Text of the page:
New Yorker Hotel

New Yorker Hotel

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New Yorker Hotel

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The 43-story New Yorker Hotel (481 Eighth Avenue, New York City) was built in 1929 and opened its doors on January 2, 1930. It was designed by the architectural firm of Sugarman and Berger. Much like its contemporaries, the Empire State Building (opened in 1931) and the Chrysler Building (opened in 1930), the New Yorker is designed in the Art Deco style that was popular in the 1920s and 1930s. The building's pyramidal, set-back tower structure largely resembles that of the Empire State Building, which lies just a few blocks east on 34th Street. For many years, the New Yorker Hotel was New York's largest hotel with 2,500 rooms. In addition to the ballrooms there were ten private dining "salons" and five restaurants employing 35 chefs. The barber shop was one of the largest in the world with 42 chairs and 20 manicurists. There were 92 telephone operators and 150 laundry staff washing as many as 350,000 pieces daily.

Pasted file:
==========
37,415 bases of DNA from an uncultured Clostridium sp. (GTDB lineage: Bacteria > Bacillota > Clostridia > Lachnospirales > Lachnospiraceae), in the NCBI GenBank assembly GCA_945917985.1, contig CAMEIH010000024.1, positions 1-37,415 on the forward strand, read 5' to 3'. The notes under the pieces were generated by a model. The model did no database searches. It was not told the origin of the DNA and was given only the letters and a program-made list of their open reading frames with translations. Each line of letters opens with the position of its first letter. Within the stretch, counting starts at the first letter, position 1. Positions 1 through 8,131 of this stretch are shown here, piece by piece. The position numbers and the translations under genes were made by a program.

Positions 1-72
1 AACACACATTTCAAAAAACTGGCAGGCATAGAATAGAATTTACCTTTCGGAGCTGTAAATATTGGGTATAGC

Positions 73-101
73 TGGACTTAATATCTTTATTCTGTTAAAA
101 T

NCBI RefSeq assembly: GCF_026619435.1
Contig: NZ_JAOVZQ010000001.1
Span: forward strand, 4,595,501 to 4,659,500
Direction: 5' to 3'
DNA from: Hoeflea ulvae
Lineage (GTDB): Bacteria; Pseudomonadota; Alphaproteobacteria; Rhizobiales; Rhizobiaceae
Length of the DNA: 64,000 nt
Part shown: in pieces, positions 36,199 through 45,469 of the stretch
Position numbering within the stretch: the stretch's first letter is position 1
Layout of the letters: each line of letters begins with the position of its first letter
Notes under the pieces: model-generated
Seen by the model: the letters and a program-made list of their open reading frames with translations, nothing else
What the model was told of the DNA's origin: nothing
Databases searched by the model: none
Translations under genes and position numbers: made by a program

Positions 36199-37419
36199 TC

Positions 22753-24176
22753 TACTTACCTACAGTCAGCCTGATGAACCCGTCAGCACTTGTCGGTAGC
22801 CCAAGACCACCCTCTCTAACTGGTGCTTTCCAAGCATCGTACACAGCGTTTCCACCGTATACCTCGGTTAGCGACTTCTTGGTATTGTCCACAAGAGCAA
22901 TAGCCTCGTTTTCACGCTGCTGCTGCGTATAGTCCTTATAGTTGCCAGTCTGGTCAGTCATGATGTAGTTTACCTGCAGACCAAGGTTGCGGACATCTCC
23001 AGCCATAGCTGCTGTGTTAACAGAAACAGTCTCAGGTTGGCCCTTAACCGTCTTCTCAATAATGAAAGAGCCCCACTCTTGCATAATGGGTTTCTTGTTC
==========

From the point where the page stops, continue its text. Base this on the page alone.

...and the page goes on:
Throughout the 1940s and 1950s the hotel hosted a number of popular Big Bands while notable figures such as Spencer Tracy, Joan Crawford and even Fidel Castro stayed here. However, by the late 1960s, with both the passing of the Big Band era as well as the construction of more modern hotels, the hotel slowly lost profitability and closed its doors in April 1972.

The inventor Nikola Tesla spent the last ten years of his life in near-seclusion in Suite 3327 (where he also died), largely devoting...
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